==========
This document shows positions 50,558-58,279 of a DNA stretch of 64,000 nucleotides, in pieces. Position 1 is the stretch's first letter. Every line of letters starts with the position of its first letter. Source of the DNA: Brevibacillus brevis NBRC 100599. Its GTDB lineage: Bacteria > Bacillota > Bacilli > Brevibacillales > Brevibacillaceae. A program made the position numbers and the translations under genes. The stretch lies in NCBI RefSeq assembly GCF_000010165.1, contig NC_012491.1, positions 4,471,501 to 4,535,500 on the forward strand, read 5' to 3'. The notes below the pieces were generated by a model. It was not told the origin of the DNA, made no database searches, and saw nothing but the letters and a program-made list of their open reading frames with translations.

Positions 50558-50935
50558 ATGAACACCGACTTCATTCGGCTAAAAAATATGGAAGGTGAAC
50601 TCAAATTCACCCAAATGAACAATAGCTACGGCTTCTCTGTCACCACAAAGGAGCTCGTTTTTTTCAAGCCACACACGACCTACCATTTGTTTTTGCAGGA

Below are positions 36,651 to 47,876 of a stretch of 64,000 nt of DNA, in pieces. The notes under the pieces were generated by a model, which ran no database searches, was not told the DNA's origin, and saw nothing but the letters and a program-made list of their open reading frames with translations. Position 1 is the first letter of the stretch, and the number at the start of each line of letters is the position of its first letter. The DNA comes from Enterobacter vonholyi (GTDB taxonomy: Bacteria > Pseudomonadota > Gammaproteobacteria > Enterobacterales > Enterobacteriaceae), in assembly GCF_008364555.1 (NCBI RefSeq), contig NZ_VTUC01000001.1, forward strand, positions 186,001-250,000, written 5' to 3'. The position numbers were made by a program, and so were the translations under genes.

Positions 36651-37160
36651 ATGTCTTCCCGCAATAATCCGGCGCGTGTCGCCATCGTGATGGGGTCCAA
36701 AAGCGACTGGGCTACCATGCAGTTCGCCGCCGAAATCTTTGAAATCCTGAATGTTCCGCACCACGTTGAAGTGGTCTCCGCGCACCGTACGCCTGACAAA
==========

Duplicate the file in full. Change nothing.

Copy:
This document shows positions 50,558-58,279 of a DNA stretch of 64,000 nucleotides, in pieces. Position 1 is the stretch's first letter. Every line of letters starts with the position of its first letter. Source of the DNA: Brevibacillus brevis NBRC 100599. Its GTDB lineage: Bacteria > Bacillota > Bacilli > Brevibacillales > Brevibacillaceae. A program made the position numbers and the translations under genes. The stretch lies in NCBI RefSeq assembly GCF_000010165.1, contig NC_012491.1, positions 4,471,501 to 4,535,500 on the forward strand, read 5' to 3'. The notes below the pieces were generated by a model. It was not told the origin of the DNA, made no database searches, and saw nothing but the letters and a program-made list of their open reading frames with translations.

Positions 50558-50935
50558 ATGAACACCGACTTCATTCGGCTAAAAAATATGGAAGGTGAAC
50601 TCAAATTCACCCAAATGAACAATAGCTACGGCTTCTCTGTCACCACAAAGGAGCTCGTTTTTTTCAAGCCACACACGACCTACCATTTGTTTTTGCAGGA

Below are positions 36,651 to 47,876 of a stretch of 64,000 nt of DNA, in pieces. The notes under the pieces were generated by a model, which ran no database searches, was not told the DNA's origin, and saw nothing but the letters and a program-made list of their open reading frames with translations. Position 1 is the first letter of the stretch, and the number at the start of each line of letters is the position of its first letter. The DNA comes from Enterobacter vonholyi (GTDB taxonomy: Bacteria > Pseudomonadota > Gammaproteobacteria > Enterobacterales > Enterobacteriaceae), in assembly GCF_008364555.1 (NCBI RefSeq), contig NZ_VTUC01000001.1, forward strand, positions 186,001-250,000, written 5' to 3'. The position numbers were made by a program, and so were the translations under genes.

Positions 36651-37160
36651 ATGTCTTCCCGCAATAATCCGGCGCGTGTCGCCATCGTGATGGGGTCCAA
36701 AAGCGACTGGGCTACCATGCAGTTCGCCGCCGAAATCTTTGAAATCCTGAATGTTCCGCACCACGTTGAAGTGGTCTCCGCGCACCGTACGCCTGACAAA